India needs low-cost solutions to control methane emission through livestock: ICCSA chief

India needs low cost solutions to control methane emission through livestock: ICCSA chief

Even as the nation is working towards reducing carbon footprints by investing heavily in clean energy generation sources, top scientists from leading institutions across India discussed low-cost workable solutions to control and reduce methane emission in the environment. The experts had gathered at a brainstorming session of Agriculture and Livestock of ‘Climate Goals- Technological Roadmap to Net Zero’ at IIT-Guwahati on Wednesday, organised by International Centre for Climate and Sustainability Action Foundation (ICCSA).

Speaking on the gravity of the issue, Dr JS Sharma, Head, International Centre for Climate and Sustainability Action Foundation said, “India is the third largest emitter of methane, behind China and the United States. According to the Global Methane Assessment report by the United Nations, our methane emissions in 2020 were approximately 36 million metric tonnes of CO2 equivalent. This means India’s contribution to global methane emissions is about 6 per cent. The emissions from the agriculture sector accounted for about 60 per cent.”

Dr Sharma said, while the country is investing in creating clean energy generation infrastructure, the country should deploy a regulatory framework to check methane emissions while exploring low-cost workable solutions to control methane emissions. There is a need to bring in mainstream mitigation policies to achieve the goal of Paris Agreement which is vital for a limit of 1.5 degree Celsius.

You may also like to read – Budget 2023-24: Accelerating agritech to create a robust ecosystem

Speaking on the issue, Dr TG Sitharam, Chairman, All India Council of Technical Education (AICTE) said that India has the highest livestock population in the world and most of the livestock is managed in and around villages, we must seriously consider village planning where village people can be educated on waste management, sustainable water development and livestock feed and upkeep. It will play a crucial role in the achievement of India’s Net Zero goals.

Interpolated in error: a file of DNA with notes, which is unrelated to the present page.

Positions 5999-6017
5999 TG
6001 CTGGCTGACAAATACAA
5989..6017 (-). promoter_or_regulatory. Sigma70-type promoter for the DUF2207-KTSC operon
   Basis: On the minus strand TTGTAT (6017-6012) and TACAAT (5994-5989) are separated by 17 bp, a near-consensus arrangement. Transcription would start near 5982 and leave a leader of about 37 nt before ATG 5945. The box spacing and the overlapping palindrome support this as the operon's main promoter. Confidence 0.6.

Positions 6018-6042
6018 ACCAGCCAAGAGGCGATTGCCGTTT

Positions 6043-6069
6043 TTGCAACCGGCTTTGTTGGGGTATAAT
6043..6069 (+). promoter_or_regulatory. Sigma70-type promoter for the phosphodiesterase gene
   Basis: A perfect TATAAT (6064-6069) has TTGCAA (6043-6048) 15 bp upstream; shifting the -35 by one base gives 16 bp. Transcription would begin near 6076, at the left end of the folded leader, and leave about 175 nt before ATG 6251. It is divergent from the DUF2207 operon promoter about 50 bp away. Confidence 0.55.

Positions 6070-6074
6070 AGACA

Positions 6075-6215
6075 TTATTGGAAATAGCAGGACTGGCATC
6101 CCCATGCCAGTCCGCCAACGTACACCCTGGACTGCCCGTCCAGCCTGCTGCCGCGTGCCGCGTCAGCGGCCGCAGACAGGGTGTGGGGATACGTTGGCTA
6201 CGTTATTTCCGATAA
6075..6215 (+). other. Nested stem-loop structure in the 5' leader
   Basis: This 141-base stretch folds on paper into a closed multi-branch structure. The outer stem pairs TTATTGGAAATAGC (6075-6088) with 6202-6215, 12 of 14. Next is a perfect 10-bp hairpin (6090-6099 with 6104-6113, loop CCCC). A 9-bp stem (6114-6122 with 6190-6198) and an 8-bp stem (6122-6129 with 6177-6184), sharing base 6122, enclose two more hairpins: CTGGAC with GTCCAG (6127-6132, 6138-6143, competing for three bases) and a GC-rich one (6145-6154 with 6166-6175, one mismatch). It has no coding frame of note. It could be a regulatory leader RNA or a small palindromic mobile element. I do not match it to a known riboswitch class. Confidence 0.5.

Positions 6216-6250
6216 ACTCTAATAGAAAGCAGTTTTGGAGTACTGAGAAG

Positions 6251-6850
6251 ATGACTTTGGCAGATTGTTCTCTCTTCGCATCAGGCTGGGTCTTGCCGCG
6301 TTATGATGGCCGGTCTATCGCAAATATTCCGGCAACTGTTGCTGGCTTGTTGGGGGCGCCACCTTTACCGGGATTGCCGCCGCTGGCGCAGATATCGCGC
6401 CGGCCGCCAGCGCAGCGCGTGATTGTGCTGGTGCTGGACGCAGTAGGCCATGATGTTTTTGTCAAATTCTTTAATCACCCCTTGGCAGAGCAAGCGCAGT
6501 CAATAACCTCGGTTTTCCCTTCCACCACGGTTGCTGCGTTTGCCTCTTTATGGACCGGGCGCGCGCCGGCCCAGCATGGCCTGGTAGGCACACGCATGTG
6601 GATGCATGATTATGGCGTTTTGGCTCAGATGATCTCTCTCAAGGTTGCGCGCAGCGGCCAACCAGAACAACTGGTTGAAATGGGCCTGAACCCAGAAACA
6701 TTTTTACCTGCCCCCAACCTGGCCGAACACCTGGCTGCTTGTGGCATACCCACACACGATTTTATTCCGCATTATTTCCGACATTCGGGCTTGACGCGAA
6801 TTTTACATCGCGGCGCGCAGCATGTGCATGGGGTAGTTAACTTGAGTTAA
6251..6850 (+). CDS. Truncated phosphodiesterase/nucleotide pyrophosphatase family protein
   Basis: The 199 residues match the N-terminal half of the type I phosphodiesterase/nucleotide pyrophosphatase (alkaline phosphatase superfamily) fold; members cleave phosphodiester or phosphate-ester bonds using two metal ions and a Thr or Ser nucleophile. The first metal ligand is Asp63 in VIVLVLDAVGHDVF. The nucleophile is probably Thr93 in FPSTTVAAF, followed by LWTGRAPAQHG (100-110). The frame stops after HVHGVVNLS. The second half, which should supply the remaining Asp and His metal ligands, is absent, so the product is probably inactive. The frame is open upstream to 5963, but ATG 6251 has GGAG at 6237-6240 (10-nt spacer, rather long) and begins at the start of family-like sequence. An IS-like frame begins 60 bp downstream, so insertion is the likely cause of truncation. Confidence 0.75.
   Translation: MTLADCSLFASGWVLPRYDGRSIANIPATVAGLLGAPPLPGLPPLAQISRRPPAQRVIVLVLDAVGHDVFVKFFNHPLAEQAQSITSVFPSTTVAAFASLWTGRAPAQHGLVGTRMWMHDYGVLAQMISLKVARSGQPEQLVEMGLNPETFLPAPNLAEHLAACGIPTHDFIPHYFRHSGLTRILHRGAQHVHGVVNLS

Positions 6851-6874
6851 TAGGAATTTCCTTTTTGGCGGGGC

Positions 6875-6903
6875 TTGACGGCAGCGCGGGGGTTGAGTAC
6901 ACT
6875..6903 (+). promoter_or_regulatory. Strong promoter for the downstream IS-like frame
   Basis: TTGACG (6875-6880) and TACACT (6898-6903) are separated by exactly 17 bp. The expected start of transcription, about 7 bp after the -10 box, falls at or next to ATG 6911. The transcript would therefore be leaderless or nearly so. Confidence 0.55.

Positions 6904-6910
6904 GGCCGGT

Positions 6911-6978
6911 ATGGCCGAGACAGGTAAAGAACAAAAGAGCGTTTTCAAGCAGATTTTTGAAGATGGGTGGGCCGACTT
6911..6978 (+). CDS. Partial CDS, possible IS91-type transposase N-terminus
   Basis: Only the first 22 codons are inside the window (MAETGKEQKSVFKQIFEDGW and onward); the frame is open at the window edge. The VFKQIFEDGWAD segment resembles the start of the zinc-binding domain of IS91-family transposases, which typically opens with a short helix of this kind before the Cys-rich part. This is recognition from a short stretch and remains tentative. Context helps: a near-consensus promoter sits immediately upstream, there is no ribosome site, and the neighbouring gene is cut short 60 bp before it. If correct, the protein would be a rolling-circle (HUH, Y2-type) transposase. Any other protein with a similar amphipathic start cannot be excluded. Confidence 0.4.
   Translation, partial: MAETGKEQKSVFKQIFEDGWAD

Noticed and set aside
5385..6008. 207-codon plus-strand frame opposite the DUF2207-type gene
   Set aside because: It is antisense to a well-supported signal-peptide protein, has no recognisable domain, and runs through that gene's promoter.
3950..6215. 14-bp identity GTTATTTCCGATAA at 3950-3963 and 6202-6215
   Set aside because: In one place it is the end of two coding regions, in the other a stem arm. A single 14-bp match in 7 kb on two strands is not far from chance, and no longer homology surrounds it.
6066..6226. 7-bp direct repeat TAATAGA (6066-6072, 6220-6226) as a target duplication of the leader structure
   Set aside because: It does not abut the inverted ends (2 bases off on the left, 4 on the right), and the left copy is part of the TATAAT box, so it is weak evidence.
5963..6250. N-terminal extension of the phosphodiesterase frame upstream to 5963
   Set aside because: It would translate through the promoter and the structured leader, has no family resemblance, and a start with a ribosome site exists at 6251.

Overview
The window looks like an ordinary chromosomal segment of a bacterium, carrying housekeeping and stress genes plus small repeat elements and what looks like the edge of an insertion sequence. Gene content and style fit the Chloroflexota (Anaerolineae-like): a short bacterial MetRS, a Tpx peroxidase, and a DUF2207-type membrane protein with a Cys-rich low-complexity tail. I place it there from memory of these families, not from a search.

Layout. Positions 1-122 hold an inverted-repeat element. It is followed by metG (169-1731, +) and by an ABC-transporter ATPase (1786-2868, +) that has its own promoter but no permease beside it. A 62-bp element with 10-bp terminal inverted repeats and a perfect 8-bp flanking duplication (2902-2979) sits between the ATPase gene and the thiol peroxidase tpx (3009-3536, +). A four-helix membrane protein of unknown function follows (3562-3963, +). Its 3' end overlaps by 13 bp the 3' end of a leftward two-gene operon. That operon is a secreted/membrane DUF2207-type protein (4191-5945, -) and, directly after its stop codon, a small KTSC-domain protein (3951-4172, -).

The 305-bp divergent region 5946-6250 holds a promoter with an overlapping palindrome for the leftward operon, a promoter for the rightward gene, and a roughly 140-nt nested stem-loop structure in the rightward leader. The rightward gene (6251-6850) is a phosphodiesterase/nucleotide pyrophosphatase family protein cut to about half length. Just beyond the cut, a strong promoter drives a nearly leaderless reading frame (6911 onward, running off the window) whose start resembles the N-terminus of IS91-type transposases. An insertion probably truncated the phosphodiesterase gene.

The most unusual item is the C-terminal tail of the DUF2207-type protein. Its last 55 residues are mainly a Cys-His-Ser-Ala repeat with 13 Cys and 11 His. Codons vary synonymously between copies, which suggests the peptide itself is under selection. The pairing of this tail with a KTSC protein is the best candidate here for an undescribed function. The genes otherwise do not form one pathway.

“Agricultural activities such as rice cultivation and livestock farming are major sources of methane emissions in India. Methane is a far more potent greenhouse gas than carbon dioxide. It has a pronounced effect within the first two decades of its presence in the atmosphere,” he added.

Dr Rakesh Kumar, Officer on Special Duty, at CSIR headquarters said, we believe local sources that are rich in minerals, and vitamins if mixed in cattle feed will not only control methane emission but also improve milk productivity and thereby increase the income of dairy farmers.

You may also like to read – How does the seed industry see the Union Budget 2023-24?

Ration balancing/ nutrient optimisation is one of the promising strategies for reducing enteric methane emissions and improving the sustainability of dairying in smallholder systems. The idea of organising workshops like this in sectors such as oil & gas, transportation, waste management, mining, and agriculture & livestock, to bring scientists, experts and researchers together to develop and adopt workable solutions with localised inputs, Dr Kumar further said.

With India’s Presidency of G20 where sustainability is one of the key subjects that is relevant to all the stakeholders across the world, this congregation of experts will bring the necessary expertise to address the climate goals.

Summit co-chair and Head CDMR, IIT Guwahati, Dr Sudip Mitra, said, “With India setting tight deadlines for climate change goals, methane reduction becomes crucial. Climate-smart and regenerative agriculture could be an efficient way to address the issue of methane emission from agriculture. Active research partnership with farmers to address the issue of methane emission management from the agriculture sector is the need of the hour.”

The event was attended by senior scientists from Council of Scientific and Industrial Research (CSIR), Indian Council of Agricultural Research (ICAR), IIT Guwahati, AICTE, Benaras Hindu University (BHU), Ashoka Trust for Research in Ecology and the Environment, National Dairy Development Board (NDDB), besides others. The experts also discussed ways and means to reduce methane emissions and also eliminate methane from the environment through collaboration.

Click here to read Animal Husbandry stories.
Engage with us on Telegram, Twitter, Linkedin and Facebook.
Share on

Leave a Reply

Your email address will not be published. Required fields are marked *

60 ÷ 15 =